CREDENCE, or Credence Table, a small side-table, originally an article of furniture placed near the high table in royal or noble houses, at which the ceremony of the praegustatio, Italian credenziare, the "assay" or tasting of food and drink for poisons was performed by an official of the household, the praegustator or credentiarius as he was called in Medieval Latin. Both the ceremony and the table were known as credentia (Lat. credere, to believe, trust), Ital. credenza, Fr. crédence. After the need for the ceremony had disappeared the name still survived, and the table developed a back and several shelves for the display of plate, and gradually merged into the buffet (q.v.). It is, however, as an article of ecclesiastical furniture that the credence table is most familiar. It takes the form of a small table of wood or stone, sometimes fixed and sometimes merely a shelf above or near the piscina. It usually stands on the south or Epistle side of the altar, and on it are placed, in the Roman Catholic Church, the cruets containing the wine and water, the chalice, the candlesticks to be carried by the acolytes, and other objects to be used in the ceremony of the Mass. The use of such a table, to which earlier the name of paratorium or oblationarium was given, appears to have come into use when the personal presentation of the oblations at the Mass became obsolete. When the pope celebrates Mass a special credence table on the Gospel side of the altar is used, and the ceremony of tasting for poison in the unconsecrated elements is still observed. In some churches in England the old credence tables still exist, as at the church of St Cross near Winchester, where there is a fine stone 15th-century example; more frequent are examples of the stone shelf near the piscina. There are some carved wooden ones surviving, one type being with a semicircular top and three legs placed in a triangle with a lower shelf. The formal use of the credence table for the unconsecrated elements and the holy vessels before the celebration has been revived in the English Church.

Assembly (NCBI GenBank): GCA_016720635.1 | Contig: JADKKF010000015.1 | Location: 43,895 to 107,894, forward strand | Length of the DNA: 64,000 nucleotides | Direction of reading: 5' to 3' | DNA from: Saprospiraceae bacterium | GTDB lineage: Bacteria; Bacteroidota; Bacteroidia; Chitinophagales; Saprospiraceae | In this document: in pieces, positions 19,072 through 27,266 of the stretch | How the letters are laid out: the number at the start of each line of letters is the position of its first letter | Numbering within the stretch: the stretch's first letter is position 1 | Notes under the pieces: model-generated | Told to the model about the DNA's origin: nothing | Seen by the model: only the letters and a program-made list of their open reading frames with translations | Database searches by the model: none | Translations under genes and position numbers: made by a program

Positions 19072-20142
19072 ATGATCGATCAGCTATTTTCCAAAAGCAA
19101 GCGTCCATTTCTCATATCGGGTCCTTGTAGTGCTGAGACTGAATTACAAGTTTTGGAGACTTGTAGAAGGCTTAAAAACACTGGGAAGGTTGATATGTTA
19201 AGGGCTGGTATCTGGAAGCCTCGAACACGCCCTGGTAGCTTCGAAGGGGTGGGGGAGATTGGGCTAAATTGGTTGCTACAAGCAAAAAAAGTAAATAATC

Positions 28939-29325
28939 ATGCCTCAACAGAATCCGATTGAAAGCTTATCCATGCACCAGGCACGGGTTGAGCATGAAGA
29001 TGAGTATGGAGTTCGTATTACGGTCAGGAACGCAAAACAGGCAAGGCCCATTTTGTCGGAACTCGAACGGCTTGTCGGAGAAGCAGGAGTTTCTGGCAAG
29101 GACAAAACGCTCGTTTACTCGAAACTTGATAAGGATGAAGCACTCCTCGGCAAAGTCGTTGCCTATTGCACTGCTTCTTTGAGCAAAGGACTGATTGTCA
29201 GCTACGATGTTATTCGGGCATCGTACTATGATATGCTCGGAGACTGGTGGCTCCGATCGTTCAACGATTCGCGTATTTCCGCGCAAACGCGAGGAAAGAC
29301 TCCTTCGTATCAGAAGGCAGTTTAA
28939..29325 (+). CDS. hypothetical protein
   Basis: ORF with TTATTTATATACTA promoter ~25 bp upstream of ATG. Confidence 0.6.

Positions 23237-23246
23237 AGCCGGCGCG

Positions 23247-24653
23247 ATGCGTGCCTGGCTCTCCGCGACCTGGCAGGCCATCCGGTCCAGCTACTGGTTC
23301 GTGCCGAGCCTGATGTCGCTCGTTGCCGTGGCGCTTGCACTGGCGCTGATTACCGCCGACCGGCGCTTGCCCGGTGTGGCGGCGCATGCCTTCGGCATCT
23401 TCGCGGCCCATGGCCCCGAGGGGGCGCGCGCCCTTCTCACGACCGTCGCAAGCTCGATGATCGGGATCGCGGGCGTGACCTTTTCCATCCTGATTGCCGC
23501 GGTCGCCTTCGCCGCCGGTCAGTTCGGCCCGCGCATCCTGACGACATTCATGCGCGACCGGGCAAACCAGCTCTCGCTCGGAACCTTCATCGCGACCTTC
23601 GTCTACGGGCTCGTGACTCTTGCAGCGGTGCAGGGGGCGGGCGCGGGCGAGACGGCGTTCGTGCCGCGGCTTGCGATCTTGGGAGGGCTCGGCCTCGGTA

Note - this article incorporates content from Encyclopaedia Britannica, Eleventh Edition, (1910-1911)